Wednesday, 6 February 2013

So farewell, then, Reg Presley – who "put a little bit of f***ing fairy dust over the baaastard!”

Quite apart from their music, 1960s pop group The Troggs have bequeathed us a unique insight into the creative process:

Once upon a time, that tape used to be the preserve of touring rock bands such as Led Zeppelin, who’d laugh themselves sick listening to it while ingesting post-gig substances. There’s even a reference to it at the end of this scene from This Is Spinal Tap:

But apart from giving us all a bloody good laugh, Reg and the boys also created some crude, stripped-down, garage band-style singles that I quite liked. No, I’ll come clean – I absolutely loved them. Let’s face it, they didn’t stand in the front rank of rock musicians, neither did their records sound as if George Martin or Phil Spector had been in charge of the mixing desk, lead singers have had stronger voices than Reg Presley (in reality a bricklayer from Andover called Reg Ball), and, of course, no matter how much chart success they enjoyed, they remained irredeemably uncool: you can be many things with a decidedly rural accent - wise, lovable, clever, funny, trustworthy, roguish, talented, creative, whatever – but you cannot be cool. But none of that mattered one whit, because Reg was that rare thing - a natural pop genius.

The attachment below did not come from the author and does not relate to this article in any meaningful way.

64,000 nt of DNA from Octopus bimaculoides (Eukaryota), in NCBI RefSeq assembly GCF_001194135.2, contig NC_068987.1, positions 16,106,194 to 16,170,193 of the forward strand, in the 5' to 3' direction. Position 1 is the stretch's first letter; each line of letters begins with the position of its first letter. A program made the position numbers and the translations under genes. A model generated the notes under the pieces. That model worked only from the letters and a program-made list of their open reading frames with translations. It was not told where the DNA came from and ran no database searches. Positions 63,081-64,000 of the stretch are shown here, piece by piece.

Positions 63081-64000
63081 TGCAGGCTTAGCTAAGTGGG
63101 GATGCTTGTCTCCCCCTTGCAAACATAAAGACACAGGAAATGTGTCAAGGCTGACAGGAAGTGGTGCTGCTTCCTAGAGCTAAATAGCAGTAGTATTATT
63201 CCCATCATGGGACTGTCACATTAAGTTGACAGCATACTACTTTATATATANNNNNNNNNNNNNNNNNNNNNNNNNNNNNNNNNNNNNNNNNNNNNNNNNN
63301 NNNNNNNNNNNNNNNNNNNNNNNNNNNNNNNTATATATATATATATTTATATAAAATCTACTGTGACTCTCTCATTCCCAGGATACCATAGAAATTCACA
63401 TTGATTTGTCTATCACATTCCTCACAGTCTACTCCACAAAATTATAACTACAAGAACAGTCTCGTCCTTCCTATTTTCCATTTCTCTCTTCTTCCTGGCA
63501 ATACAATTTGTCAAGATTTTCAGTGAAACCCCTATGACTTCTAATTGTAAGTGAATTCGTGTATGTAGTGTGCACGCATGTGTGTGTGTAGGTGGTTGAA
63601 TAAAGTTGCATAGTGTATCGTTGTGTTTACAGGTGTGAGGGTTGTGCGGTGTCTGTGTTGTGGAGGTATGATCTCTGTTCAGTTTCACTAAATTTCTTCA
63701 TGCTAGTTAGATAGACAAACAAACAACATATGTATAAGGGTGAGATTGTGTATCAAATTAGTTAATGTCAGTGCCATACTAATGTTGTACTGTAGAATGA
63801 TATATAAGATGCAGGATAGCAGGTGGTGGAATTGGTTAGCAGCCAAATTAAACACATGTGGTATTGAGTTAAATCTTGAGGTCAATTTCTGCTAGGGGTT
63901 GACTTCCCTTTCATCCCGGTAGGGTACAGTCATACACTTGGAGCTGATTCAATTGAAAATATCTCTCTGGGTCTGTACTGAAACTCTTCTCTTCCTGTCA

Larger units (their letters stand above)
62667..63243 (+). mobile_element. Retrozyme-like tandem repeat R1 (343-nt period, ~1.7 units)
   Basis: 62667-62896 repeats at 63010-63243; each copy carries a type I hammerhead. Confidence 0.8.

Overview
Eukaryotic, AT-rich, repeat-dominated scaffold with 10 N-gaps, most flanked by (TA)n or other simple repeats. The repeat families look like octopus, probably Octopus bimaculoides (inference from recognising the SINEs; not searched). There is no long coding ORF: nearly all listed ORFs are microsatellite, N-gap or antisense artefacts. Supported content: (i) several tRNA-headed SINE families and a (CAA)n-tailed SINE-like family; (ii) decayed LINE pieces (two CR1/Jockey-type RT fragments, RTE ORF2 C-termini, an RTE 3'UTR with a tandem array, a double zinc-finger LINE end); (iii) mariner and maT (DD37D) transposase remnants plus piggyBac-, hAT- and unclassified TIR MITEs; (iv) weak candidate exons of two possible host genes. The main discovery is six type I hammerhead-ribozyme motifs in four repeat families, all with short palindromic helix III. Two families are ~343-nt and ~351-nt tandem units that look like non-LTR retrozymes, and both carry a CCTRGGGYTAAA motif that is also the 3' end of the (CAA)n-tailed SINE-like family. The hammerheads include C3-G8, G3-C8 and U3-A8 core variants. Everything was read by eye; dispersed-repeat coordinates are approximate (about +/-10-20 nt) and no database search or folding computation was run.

Here’s my favourite Troggs track:

I almost wore that one out. And here’s their second-biggest hit (no, I have no idea why they chose the end-of-the-of-pier Edwardian entertainer outfits – they just did):

This overlooked masterpiece just about defines the term “basic”:

There was a tendency to dismiss The Troggs as hay-chewing simpletons with a two-chord repertoire – but then Reg Presley kept producing delightfully melodic songs like “With a Girl Like You”, their only UK No. 1:

I won’t bother with “Love Is All Around”, the lovely song that Wet Wet Wet took to the top of the UK singles chart for 16 weeks and assured Reg of a comfortable income during his last two decades. Instead, inevitably, I’ll end with The Troggs’ version of Chip Taylor’ “Wild Thing”, one of British pop’s finest hours:

Au revoir, Reg. In the first part of your recording session tapes (here) band member Ronnie Bonds comes up with the memorable line, “You got to put a little bit of fucking fairy dust over the baaastard!”. Well, you certainly managed to do that.

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